Nicotra, MB, Rivera, M, Dale, AM, et al Clinical, pathophysiologic and microbiologic characterization of bronchiectasis in an aging cohort.Chest1995;108,955-956. [PubMed]
 
Mannino, DM, Davis, KJ Lung function decline and outcomes in an elderly population.Thorax2006;61,472-477. [PubMed]
 
King, PT, Holdsworth, SR, Freezer, NJ, et al Outcome in adult bronchiectasis.COPD2005;2,27-34. [PubMed]
 
Sheehan, RE, Wells, AU, Copley, SJ, et al A comparison of serial computed tomography and functional change in bronchiectasis.Eur Respir J2002;20,581-587. [PubMed]
 
Donaldson, GC, Seemungal, TAR, Bhowmik, A, et al Relationship between exacerbation frequency and lung function decline in chronic obstructive pulmonary disease.Thorax2002;57,847-852. [PubMed]
 
Donaldson, GC, Seemungal, TAR, Patel, IS, et al Airway and systemic inflammation and decline in lung function in patients with COPD.Chest2005;128,1995-2004. [PubMed]
 
Wilkinson, TMA, Donaldson, GC, Johnston, SL, et al Respiratory syncytial virus, airway inflammation, and FEV1decline in patients with chronic obstructive pulmonary disease.Am J Respir Crit Care Med2006;173,871-876. [PubMed]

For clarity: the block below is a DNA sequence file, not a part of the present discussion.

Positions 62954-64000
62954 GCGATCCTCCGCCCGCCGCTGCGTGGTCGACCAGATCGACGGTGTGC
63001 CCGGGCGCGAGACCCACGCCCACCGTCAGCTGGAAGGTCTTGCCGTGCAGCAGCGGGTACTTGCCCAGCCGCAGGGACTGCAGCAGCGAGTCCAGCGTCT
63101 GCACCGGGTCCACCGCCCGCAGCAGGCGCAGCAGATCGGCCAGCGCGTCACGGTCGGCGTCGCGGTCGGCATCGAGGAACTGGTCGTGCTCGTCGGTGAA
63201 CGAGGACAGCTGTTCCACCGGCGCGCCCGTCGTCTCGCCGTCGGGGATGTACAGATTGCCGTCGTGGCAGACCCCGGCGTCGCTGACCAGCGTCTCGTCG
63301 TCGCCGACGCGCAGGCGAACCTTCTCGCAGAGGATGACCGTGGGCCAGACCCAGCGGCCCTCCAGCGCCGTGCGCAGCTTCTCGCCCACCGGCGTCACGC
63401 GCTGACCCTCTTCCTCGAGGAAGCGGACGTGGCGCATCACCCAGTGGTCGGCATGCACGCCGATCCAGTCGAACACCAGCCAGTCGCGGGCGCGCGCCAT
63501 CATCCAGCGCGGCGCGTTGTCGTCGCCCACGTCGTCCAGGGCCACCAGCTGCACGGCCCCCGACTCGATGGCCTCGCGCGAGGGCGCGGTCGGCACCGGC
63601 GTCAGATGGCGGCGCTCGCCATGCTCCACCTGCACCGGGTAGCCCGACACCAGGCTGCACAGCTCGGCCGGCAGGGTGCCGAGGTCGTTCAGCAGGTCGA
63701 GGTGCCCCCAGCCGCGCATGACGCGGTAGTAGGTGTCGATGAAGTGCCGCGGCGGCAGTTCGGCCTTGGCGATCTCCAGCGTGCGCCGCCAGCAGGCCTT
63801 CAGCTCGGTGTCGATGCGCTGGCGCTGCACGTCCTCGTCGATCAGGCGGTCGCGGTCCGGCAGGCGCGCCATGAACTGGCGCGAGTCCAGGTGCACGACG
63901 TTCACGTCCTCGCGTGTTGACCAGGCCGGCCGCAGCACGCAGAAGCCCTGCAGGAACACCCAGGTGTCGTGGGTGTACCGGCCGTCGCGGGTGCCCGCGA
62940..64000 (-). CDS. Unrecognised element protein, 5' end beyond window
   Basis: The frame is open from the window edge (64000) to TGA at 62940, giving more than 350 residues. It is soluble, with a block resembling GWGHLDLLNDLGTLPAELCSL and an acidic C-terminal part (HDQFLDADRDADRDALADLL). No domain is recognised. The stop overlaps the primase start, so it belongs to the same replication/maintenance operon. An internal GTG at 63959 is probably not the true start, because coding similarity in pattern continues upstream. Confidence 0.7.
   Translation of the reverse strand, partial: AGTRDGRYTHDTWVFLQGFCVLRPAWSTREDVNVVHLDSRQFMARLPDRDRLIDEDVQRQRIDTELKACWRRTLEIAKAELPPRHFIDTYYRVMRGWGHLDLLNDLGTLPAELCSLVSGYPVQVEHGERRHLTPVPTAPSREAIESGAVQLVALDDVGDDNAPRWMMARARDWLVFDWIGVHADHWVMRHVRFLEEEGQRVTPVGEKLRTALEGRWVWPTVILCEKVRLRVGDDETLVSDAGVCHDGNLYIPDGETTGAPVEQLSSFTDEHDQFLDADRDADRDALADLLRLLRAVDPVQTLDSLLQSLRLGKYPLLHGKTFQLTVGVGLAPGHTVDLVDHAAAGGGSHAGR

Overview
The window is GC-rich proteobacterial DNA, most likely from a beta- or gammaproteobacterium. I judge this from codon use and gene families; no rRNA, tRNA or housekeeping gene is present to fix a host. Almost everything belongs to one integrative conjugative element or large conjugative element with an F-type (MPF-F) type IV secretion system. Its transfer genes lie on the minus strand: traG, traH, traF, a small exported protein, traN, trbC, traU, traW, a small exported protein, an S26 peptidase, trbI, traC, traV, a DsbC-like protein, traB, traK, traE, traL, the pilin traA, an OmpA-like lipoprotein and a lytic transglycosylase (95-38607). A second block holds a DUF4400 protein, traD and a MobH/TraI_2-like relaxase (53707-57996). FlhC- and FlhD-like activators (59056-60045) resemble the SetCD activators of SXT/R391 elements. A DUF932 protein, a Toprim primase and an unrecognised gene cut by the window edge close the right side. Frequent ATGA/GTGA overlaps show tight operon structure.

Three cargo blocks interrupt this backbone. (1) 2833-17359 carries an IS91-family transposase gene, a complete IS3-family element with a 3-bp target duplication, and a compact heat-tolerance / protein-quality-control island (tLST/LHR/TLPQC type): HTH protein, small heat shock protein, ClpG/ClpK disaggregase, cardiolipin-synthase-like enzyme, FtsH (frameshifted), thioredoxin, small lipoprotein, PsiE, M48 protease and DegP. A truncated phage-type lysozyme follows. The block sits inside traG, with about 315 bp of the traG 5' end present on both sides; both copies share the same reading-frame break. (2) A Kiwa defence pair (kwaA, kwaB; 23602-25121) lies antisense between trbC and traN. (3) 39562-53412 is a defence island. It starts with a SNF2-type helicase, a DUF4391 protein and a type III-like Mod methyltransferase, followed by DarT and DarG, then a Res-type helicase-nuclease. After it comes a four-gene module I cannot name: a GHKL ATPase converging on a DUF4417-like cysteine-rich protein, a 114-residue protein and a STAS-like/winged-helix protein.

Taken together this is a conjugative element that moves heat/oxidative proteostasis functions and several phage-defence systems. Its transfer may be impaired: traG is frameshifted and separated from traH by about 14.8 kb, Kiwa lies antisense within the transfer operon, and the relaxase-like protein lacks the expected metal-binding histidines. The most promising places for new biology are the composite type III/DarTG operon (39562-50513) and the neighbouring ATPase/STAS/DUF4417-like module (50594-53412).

Hansen, CR, Pressler, T, Koch, C, et al Long-term azitromycin treatment of cystic fibrosis patients withPseudomonas aeruginosainfection: an observational cohort study.J Cyst Fibros2005;4,35-40. [PubMed]
 
Thornton, J, Elliott, R, Tully, MP, et al Long-term clinical outcome of home and hospital intravenous antibiotic treatment in adults with cystic fibrosis.Thorax2004;59,242-246. [PubMed]
 
Global Initiative for Asthma. Global Strategy for Asthma Management and Prevention NHLBI/WHO workshop report; revised 2006. Available at: http://www.ginasthma.com/Guidelineitem.asp?|1=2&12=1&intId=60. Accessed October 10, 2007.
 
Warwick, WJ, Huang, NN, Waring, WW, et al Evaluation of a cystic fibrosis screening system incorporating a miniature sweat stimulator and disposable chrolide sensor.Clin Chem1986;32,850-853. [PubMed]
 
Naidich, DP, McCauley, DI, Khouri, NF, et al Computed tomography of bronchiectasis.J Comput Assist Tomogr1982;6,437-444. [PubMed]